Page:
Coming into 2015-16 college basketball season, expectations among the Boilermaker fan base were high. Purdue had just been back to the NCAA Tournament after a three year break, and almost everyone was returning. Along with that, Purdue had just snagged 5-star big man Caleb Swanigan after he decommitted from Michigan State. Things were trending upward, and although a stretch a Final Four appearance wasn’t out of question. Alas, it wasn’t meant to be as Purdue was shockingly knocked out in the dreaded 5/12 matchup by a tough Little Rock team. There were a few glaring reasons why Purdue didn’t end the season as the feature team on One Shining Moment.
Lack of quality point guard play
Purdue had some solid guards on their roster, there is no doubt about that. Dakota Mathias is a quality shooter and leader, while Raphael Davis was a lockdown defender night in and night out. However, what Purdue lacked was that player that handled the ball every possession confidently. They missed a guy that could be trusted to handle the ball under duress. P.J. Thompson, a sophomore, and Johnny Hill, a grad transfer, split the ball-handling duties throughout the year. P.J. Thompson was one of the more efficient guys in the conference, but those numbers can be deceiving. He posted an unreal 3.86 assist-to-turnover ratio, but that was padded by the fact that he only played 22.6 minutes a night. In terms of what he gave to the team, he was a solid dribbler that tended to wilt under any sort of defensive pressure. Johnny Hill, on the other hand, was a more quick and athletic guard that had turnover problems at times. Along with that, he shot a horrid 22% from three and his decision making tended to be suspect. I think he would have been a solid back up point guard, but he was not a guy that could play major minutes at the Big Ten level. I took the liberty of finding the point guards for the past seven NCAA champions, and they are as follows: Ryan Arcidiacono, Tyus Jones, Shabazz Napier, Russ Smith, Marquis Teague, Kemba Walker and Nolan Smith. Every one of these players was a guy that had a national profile and was one of the better players on the championship team (save for Marquis Teague, who was a good player on a ridiculous Kentucky team.) My point is that guard play always prevails in the NCAA tournament, and Purdue’s just couldn’t do enough to help out the great front court.
They couldn’t hold a big lead
Over the course of the year, I can recall four games where Purdue at one point had a double digit lead and either lost or had the game come down to the wire: Iowa, Michigan State, Maryland and the heartbreaker to Little Rock. I think this epidemic comes down to two things: guard play (as I mentioned before) and coaching/executing. Take the Maryland game: with just over 3 minutes left, Purdue led comfortably by 10. However, as soon as the Terps put on a little press, Purdue wilted and the game was tied before you knew it.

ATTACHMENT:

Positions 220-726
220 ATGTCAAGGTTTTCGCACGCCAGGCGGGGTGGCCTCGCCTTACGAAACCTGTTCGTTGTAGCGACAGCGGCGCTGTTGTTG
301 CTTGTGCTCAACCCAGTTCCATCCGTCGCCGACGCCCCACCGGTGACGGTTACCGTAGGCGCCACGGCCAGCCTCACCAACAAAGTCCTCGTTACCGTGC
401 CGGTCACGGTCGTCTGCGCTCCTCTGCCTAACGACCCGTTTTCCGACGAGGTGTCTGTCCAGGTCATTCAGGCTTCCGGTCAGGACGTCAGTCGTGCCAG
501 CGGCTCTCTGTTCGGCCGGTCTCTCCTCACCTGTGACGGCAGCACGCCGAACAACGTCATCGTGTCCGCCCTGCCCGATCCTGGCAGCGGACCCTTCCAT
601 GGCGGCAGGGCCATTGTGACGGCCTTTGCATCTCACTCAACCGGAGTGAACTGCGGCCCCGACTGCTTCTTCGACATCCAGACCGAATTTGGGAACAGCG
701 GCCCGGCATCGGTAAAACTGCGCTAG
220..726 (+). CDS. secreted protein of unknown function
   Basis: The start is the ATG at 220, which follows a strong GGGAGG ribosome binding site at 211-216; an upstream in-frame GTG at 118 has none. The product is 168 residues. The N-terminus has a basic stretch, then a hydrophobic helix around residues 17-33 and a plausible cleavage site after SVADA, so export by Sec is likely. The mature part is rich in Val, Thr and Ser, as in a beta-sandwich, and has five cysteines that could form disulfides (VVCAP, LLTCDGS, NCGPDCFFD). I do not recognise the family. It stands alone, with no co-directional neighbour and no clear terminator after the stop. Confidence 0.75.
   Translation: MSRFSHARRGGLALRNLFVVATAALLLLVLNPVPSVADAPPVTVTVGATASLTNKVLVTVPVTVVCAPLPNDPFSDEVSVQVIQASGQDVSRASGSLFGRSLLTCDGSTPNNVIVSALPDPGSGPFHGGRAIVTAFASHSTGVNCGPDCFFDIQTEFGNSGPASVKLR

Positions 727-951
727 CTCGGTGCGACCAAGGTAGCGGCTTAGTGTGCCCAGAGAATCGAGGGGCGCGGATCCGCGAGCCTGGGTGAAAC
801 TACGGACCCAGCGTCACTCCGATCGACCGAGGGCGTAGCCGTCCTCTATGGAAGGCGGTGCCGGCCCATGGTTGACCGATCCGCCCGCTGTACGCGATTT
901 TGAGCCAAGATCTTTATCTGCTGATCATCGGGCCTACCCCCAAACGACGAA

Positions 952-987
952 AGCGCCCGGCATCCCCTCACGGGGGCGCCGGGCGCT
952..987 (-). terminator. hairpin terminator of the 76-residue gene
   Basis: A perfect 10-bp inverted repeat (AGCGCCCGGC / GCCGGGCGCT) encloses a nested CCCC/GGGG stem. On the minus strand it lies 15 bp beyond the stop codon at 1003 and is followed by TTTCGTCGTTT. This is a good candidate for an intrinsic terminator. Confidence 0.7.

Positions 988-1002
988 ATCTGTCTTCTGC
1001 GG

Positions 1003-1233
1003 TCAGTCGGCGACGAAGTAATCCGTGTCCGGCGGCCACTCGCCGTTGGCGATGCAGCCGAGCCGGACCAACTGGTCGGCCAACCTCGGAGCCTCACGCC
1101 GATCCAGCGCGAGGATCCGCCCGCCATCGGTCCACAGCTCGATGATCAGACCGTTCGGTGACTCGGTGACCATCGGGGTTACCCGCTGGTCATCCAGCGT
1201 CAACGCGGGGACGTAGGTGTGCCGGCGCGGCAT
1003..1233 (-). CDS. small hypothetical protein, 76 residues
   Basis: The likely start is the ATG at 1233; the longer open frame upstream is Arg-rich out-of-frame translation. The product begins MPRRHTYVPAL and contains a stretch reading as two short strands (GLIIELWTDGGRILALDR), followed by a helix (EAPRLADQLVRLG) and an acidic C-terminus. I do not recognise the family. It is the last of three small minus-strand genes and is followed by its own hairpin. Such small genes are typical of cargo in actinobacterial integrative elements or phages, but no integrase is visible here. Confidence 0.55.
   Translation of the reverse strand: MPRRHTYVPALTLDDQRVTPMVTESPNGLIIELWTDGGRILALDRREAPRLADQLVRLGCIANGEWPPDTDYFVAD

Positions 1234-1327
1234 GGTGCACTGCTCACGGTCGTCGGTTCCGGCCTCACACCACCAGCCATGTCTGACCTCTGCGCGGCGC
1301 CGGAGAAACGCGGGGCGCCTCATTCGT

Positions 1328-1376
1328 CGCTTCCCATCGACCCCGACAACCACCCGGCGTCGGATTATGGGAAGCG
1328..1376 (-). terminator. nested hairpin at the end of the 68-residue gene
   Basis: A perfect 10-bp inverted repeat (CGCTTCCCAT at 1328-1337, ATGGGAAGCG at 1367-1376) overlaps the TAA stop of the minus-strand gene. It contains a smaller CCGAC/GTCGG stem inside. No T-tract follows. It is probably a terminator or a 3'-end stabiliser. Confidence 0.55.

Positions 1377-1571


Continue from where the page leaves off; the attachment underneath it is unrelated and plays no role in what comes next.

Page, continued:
The guard play can be blamed in part but I think the underlying problem is coaching. After Purdue had two turnovers to the press, Coach Painter called timeout to regroup. After this timeout, Purdue proceeded to turn it over three more times before eventually grinding out a win. Even without a proper point guard, Painter should be able to draw something up to get the ball in bounds and up the court. And if he did draw up a quality play, then at least one player, namely senior leader Raphael Davis, should be able to take charge and command the team. However, that was not the case and it turned into a season long problem. What started with a brutal loss after blowing a second half 18 point lead to Iowa ended with a mind numbing loss to Little Rock in the first round, after Purdue led by 13 with a whopping 4 minutes left. I was among the group that thought the problem would eventually work itself out, but it ended up being the Boilermakers’ demise in the tournament.
Looking forward, these problems have a chance to get better. Along with top 100 point guard recruit Carsen Edwards, Purdue also adds grad transfer Spike Albrecht from the University of Michigan. Even if his injury history prevents him from playing huge minutes, he at least provides a veteran presence to tutor the younger guards in running an offense and handling some pressure. Hopefully Coach Painter also realizes that breaking a press is a huge problem for this team and he works on it throughout the off season. Although Purdue loses future NBA player A.J. Hammons and defensive specialist Raphael Davis, if they fix these problems they could be near the top of the Big Ten for a third straight year next season.